I had a semi-romantic vision of Chengdu as a small artistic city in the West of China and had been looking forward to visiting for ages. A short work trip provided the perfect opportunity to carve out just a few hours of visiting and eating out (I love the numbing taste of Sichuan pepper and managed spicy hot pot for dinner, followed by -very- spicy tofu for lunch). I discovered a vibrant metropolis that elegantly mixes modernity and tradition ....and is larger than London. I already look forward to coming back for an extended visit.

1- Qinglian Upper Street / Qinglianshang Lu

The small tree-shaded curved street is home to the beautiful Nomorning independent bookstore and cafe. I had come across that address seeing the small parisian magazine L'Instant Parisien announcing a stockist in Chengdu on their Instagram. Intrigued, I had made a note of the venue for a future visit. Nomorning were closed when I visited (which I knew in advance. but I still wanted to check out the area), but peeking though the window confirmed their carefully curated international magazine selection. The little street also houses a few other well-designed food and coffee venues. Just bear in mind not much is open before 12 noon.

NoMorning cafe & Rosabooks

NoMorning cafe & Rosabooks

2- Let's Grind, 39 Tangba Lu

I used this very helpful article from Chengdu Expat to figure out where to find great coffee in my few hours in Chengdu. Let's Grind did not disappoint, not the least because they were open when I stumbled upon the coffee shop (their listing indicates they normally only start opening at 11 am, an idiosyncrasy shared with many other independent coffee shops in China, be warned if you are looking for your early morning kick). This little venue is nice and cozy, and coffee was indeed fabulous and worth the trip.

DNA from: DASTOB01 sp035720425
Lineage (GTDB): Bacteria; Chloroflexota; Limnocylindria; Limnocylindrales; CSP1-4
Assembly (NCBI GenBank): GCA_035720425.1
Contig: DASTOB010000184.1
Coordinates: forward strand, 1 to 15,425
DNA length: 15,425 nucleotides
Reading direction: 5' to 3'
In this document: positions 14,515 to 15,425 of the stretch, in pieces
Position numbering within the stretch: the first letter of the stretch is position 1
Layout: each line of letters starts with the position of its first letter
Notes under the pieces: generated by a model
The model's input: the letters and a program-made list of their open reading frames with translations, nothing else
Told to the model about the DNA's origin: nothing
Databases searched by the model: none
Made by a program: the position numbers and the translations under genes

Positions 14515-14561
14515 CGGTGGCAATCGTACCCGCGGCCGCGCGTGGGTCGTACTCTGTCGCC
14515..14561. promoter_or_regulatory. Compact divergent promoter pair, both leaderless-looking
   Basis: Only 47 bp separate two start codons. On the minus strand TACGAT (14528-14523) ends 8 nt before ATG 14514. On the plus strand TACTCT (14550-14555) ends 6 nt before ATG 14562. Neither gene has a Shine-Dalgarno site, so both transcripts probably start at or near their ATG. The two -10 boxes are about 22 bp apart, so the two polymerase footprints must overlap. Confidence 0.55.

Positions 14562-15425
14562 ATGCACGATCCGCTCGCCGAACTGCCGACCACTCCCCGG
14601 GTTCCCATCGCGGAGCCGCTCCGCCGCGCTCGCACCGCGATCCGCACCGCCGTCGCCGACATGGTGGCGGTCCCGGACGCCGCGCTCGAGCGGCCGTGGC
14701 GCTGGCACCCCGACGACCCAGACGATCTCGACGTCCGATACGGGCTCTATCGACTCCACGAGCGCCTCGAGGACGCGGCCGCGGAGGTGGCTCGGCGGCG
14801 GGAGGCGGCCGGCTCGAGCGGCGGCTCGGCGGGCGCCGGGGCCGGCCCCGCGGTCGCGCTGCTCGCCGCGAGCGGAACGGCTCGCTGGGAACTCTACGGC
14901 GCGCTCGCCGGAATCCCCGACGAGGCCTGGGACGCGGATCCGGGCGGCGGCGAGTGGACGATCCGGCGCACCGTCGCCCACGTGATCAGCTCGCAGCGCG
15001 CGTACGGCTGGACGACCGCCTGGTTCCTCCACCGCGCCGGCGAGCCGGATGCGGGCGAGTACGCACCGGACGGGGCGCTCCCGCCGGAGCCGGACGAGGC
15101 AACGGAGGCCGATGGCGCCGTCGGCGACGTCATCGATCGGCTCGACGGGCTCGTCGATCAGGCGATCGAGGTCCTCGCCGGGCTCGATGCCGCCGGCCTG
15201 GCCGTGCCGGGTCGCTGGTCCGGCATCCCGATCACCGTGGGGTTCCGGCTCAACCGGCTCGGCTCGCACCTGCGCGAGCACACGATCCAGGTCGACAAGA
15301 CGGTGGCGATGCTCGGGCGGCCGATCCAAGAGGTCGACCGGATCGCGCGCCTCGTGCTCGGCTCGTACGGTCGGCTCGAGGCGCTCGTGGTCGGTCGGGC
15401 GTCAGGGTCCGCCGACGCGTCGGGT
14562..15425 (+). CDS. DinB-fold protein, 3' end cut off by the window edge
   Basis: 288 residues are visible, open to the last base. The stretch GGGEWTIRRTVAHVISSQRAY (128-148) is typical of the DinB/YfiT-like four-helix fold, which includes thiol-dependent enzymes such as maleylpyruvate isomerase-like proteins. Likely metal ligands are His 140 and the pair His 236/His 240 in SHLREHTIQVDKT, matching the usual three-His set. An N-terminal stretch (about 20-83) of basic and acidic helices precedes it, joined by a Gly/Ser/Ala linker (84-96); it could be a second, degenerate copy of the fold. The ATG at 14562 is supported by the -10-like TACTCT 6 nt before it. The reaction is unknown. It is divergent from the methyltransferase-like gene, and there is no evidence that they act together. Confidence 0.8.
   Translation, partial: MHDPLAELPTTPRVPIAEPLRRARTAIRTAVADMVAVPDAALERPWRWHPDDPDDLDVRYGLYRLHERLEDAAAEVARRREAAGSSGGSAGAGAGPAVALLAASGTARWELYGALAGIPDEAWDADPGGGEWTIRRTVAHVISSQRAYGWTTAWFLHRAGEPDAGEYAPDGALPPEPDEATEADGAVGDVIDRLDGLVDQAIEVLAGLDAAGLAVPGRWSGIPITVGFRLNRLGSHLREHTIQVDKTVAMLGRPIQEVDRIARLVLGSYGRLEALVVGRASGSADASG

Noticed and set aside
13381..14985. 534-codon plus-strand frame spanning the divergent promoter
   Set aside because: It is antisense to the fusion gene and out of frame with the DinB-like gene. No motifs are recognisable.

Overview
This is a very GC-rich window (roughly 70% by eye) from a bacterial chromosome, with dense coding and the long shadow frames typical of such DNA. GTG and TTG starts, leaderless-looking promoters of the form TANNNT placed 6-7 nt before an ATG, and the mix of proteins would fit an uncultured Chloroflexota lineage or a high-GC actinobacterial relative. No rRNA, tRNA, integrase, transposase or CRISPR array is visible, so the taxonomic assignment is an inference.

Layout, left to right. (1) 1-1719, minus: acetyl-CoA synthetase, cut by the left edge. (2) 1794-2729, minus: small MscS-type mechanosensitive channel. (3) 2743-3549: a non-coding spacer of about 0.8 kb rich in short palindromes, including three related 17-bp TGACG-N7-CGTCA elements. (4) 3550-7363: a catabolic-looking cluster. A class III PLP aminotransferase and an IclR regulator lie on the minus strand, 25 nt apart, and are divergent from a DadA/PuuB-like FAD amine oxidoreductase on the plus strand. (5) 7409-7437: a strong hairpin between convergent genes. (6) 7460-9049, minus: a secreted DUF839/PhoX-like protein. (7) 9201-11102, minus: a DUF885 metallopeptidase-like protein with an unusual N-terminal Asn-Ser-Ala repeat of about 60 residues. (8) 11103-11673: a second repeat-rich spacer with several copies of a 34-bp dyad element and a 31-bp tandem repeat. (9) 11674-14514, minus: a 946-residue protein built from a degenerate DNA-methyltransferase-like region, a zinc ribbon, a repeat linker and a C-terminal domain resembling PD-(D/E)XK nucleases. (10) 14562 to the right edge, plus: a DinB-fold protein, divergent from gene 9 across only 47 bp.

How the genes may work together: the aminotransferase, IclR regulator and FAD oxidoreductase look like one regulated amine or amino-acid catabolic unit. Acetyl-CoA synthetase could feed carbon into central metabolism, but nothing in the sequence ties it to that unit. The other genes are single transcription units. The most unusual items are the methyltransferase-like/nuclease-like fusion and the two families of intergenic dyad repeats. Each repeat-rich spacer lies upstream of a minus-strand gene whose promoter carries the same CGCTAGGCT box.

3- Fang Suo Commune bookstore, Lower Ground Taikoo Li

This internally acclaimed concept store is a great example of Chinese homegrown retail innovation, and Chengdu is their latest opening after the original Guangzhou location. The space is breathtakingly beautiful and very well-curated. Fang Suo Commune is primarily a bookstore, but also includes some clothing, homeware and stationary, as well as a cultural event space. I was short on time for proper browsing, they seem to carry mainly (beautiful) mandarin editions but I read somewhere that they also have a selection of foreign language books.


If you are visiting Fang Suo Commune, it is well worth visiting the Taikoo Li retail complex that hosts it. I am normally not a fan of malls, even in their most luxurious form, as I find they often lack soul and focus on mock-picturesque (and yes that applies in my opinion to the famous Xitiandi in Shanghai). However, Taikoo Li is architecturally striking, It mixes ground level open space retail in Sichuan-style buildings, peppered around the Daci monastery. The underground section is visually brilliant, Above all, Taikoo Li seems to have managed to move beyond copycat chain stores and offers some independent and unusual retail and food options. If your budget allows, the newly opened Temple House looks rather amazing.


I am already looking forward to bringing the kids for a return visit to Chengdu, with some more time to explore the local arts scene and the Sichuanese mountain landscape.

This article from Chengdu Expat is a useful resource to plan a stay in Chengdu beyond just pandas and hot pots.